The Orioles’ bullpen blew it Friday night, giving up one run in the top of the ninth and three more in the 10th in a 6-4 loss to the Tampa Bay Rays.
The Orioles’ bullpen also preserved the game so it would be close late – surviving a bases-loaded, no-out jam in the sixth, and dancing around more trouble in the seventh.
You never want to lose a game you should win. And the Orioles were one strike away from victory in the ninth when Adeiny Hechavarria singled against Brad Brach to tie it at 3-3. Then Darren O’Day served up a three-run homer in the 10th to Steven Souza Jr.
So, yeah, the bullpen gave it up, but frankly this group is still the strength of the club. After a bit of a hiccup, Brach, O’Day and company have been solid.
“I think we’ve righted the ship a little bit. We’re pitching well lately. We’re not robots. We make mistakes,” O’Day said. “I wasn’t all that sharp tonight. I can’t walk the leadoff guy. I’m not trying to throw a meatball, but I threw some good pitches.”
O’Day said he struck out Souza on a slider last week at Tampa and was comfortable throwing the pitch again. He just didn’t execute it.
“It wasn’t a very good one. I can’t make that mistake in that situation,” O’Day said. “So, not good.”
Brach was charged with his fourth blown save – but his first since May 16 in Detroit. He had converted seven in a row.
And Friday’s was fluky. A two-out walk and then a balk and a wild pitch put the Rays’ tying runner at third base to set up Hechavarria’s hit.
“You can’t walk a guy there. Especially when you have two strikes on him and he’s at the bottom of the order,” Brach said. “I should’ve just challenged him there. The walk was definitely the huge thing. But I’ve gotta keep my composure out there and not let the walk get to me. That just can’t happen.”
Brach said he’s not sure what happened with the balk. He never thought he was set. But it happened and there’s not much that can be done about it. About any of it really. It was just a bad set of events that was exasperated because the Orioles were a strike away from victory.
“It was just one walk, one base hit tonight, unfortunately timed-up together, it gave them a run and that wild pitch there didn’t help any causes either,” Brach said. “It’s one of those things you’ve just got to forget about it and come out tomorrow and, if I get another opportunity, just shut the door.”
More help is coming. Closer Zach Britton pitched a perfect inning for High-A Frederick and will have one more rehab outing – with Triple-A Norfolk – before being activated Wednesday in Milwaukee, assuming all goes well.
And the Orioles got a major boost Friday when Miguel Castro entered with the bases loaded in the sixth and picked up a double-play groundout and a strikeout. Richard Bleier contributed two key strikeouts in the seventh and Mychal Givens pitched a scoreless eighth.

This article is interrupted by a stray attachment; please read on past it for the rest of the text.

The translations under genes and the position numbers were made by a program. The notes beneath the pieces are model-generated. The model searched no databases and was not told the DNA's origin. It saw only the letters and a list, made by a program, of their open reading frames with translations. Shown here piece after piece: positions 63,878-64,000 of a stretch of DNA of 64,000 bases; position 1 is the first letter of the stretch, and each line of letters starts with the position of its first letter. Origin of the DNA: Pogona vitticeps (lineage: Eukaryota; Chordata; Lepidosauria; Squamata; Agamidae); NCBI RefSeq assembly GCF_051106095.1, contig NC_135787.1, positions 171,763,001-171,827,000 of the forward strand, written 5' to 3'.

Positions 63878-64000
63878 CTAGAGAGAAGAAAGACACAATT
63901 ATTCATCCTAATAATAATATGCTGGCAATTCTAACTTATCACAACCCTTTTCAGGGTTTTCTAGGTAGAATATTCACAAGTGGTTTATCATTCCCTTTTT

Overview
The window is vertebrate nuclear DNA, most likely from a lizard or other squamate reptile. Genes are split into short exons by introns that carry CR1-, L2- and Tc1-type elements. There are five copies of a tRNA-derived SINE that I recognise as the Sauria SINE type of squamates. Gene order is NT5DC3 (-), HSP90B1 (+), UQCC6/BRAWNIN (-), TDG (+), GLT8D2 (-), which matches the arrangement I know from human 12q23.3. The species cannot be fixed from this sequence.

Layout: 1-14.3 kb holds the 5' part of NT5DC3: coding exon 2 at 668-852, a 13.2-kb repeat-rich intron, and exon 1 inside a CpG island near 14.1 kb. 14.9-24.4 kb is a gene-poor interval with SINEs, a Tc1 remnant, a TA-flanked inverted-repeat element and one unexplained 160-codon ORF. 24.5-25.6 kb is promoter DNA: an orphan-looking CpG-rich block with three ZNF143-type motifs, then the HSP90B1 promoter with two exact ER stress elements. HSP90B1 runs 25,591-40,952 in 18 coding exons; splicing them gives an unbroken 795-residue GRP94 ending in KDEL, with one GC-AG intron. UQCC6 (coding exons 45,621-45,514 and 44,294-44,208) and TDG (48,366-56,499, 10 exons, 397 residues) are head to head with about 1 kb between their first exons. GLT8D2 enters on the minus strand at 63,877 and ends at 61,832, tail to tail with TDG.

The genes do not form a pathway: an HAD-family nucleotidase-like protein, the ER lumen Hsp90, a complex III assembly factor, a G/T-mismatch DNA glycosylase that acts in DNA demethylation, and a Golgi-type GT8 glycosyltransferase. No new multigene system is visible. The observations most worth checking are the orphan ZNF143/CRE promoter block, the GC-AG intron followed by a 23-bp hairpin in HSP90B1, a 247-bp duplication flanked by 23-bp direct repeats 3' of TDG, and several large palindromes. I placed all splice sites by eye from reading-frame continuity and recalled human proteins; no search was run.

So, yeah, ultimately Friday’s loss sits with the bullpen, but that’s not a group I’m particularly worried about.
Tillman pitches well for most of Friday
Orioles right-hander Chris Tillman lasted five innings Friday, and was bailed out of a rocky sixth, in a no-decision.
It was a passable performance: Seven hits, two walks, two runs and five strikeouts in five-plus innings.
“I felt pretty good from the get-go,” he said. “I was able to command the fastball to both sides and (the bullpen) definitely saved my butt tonight.”
Despite allowing a two-run homer to Wilson Ramos in the second, Tillman had a relatively smooth first five innings. Then he ran into trouble in the sixth, giving up a leadoff single and then issuing his only two walks of the night before being pulled for Castro.
Tillman threw 92 pitches, and that’s not ideal. But he his fastball velocity was up, his pitches were crisper and his arm slot looked good.
And, though he doesn’t make excuses, Tillman’s wife is due at any moment with the couple’s first child. There was a thought he might not make the start. So, give him credit for blocking that out, too.
“You know, I’m not really thinking about it. I feel like I was completely there tonight. My focus was on getting guys out and not elsewhere,” Tillman said. “I feel like every time I step in the clubhouse, that’s how it’s going to be. The next (start), whether it happens or not, we’ll see.”
Friday night was the Orioles’ 79th game. It was also their 11th that ended up in extra innings. That’s most in the American League. The Rays are second with nine.
The Orioles played in 18 extra-inning games in 2012 – and we thought that was a bunch. They are on pace for 22 this year. It’s one of those inexplicable stats, but the Orioles play a lot of close games and have a quick-score offense with an abundance of power. So, there’s some explanation, I suppose.
They are now 9-2 in extra innings; they hadn’t lost one since April 28, when they were beat 14-11 in 10 innings at Yankee Stadium.
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